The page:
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“Afternoon Delight” is a pretty stupid song on its own, but in the hands of Will Ferrell, it’s even stupider. Though it’s certainly been used as an easy punch line elsewhere, the ditty about daytime lovin’ wasn’t just thrown on Anchorman: The Legend of Ron Burgundy’s soundtrack: Ferrell and co-stars Steve Carell, Paul Rudd, and David Koechner perform it in fabulous four-part harmony complete with skyrockets-in-flight noises. Not just the chorus, not just the opening lines—the whole godawful thing. Accentuating an almost-mushy talk about what love it, it’s one of several brilliantly silly scenes in a movie that could have easily gone the way of a Saturday Night Live skit writ too large and too long. With bad hair and worse suits, Ron (Ferrell) is the curiously adored lead anchor at San Diego’s No. 1 TV station of the ’70s. He’s also, as the opening voice-over informs us, “the balls”—until, that is, some broad named Veronica Corningstone (Christina Applegate) infiltrates the boys’ club and aims to take control. Matters get even stickier when Veronica’s ambitions don’t fade after she and Ron start dating—a turn of events marked by a hilarious fantasy sequence in which an exchange of “I friggin’ love you!”s is followed by “There’s a perfect rainbow. Do me on it!” The irrepressibly antic Ferrell, of course, gets the bulk of the one-liners—nearly all of which hit the mark—but props should also go to Carell’s mentally challenged weatherman, Koechner’s oafish, possibly closeted sportscaster, and the film’s handful of often predictable but still funny cameo actors, including an Afro’d Tim Robbins as a public-broadcasting anchor. Ferrell co-wrote the script with director and SNL alum Adam McKay, and the pair gleefully include plenty of pre-cable-era wickedness: Note the flagrant littering, the way the news team unashamedly puts the moves on a female co-worker, and the line from Rudd’s character in which he admits that he was once in love with a woman who was “Brazilian, or Chinese—something weird.” True, a certain dog-punting gag may leave some tsk-tsking at the lengths Anchorman goes to for a joke, but just like a little midday nookie, when it’s right, it’s right.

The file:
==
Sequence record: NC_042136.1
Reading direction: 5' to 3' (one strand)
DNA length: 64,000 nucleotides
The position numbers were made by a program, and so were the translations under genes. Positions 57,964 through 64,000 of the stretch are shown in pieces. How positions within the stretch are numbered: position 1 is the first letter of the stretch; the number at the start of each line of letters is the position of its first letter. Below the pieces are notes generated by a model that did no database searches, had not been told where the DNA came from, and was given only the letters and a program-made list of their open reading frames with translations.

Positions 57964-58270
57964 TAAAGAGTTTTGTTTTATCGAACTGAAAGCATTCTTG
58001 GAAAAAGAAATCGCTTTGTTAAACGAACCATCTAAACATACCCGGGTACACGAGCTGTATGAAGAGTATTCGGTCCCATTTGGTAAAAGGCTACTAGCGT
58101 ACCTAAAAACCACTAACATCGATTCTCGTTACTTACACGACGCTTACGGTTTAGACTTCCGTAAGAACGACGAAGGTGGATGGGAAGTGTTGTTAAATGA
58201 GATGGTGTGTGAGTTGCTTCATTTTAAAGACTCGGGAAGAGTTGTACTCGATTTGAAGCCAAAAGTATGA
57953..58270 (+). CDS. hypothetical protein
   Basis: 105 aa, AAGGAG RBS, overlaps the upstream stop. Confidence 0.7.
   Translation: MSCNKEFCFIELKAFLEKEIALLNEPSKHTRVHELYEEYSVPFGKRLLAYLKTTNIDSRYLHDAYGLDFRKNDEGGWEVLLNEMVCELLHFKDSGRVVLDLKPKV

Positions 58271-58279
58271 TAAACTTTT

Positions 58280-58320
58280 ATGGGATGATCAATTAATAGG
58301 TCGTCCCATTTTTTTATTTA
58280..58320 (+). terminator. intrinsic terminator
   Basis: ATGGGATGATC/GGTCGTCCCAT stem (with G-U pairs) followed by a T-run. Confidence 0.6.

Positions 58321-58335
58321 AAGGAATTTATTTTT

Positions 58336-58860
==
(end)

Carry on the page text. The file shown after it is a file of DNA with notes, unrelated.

—Tricia Olszewski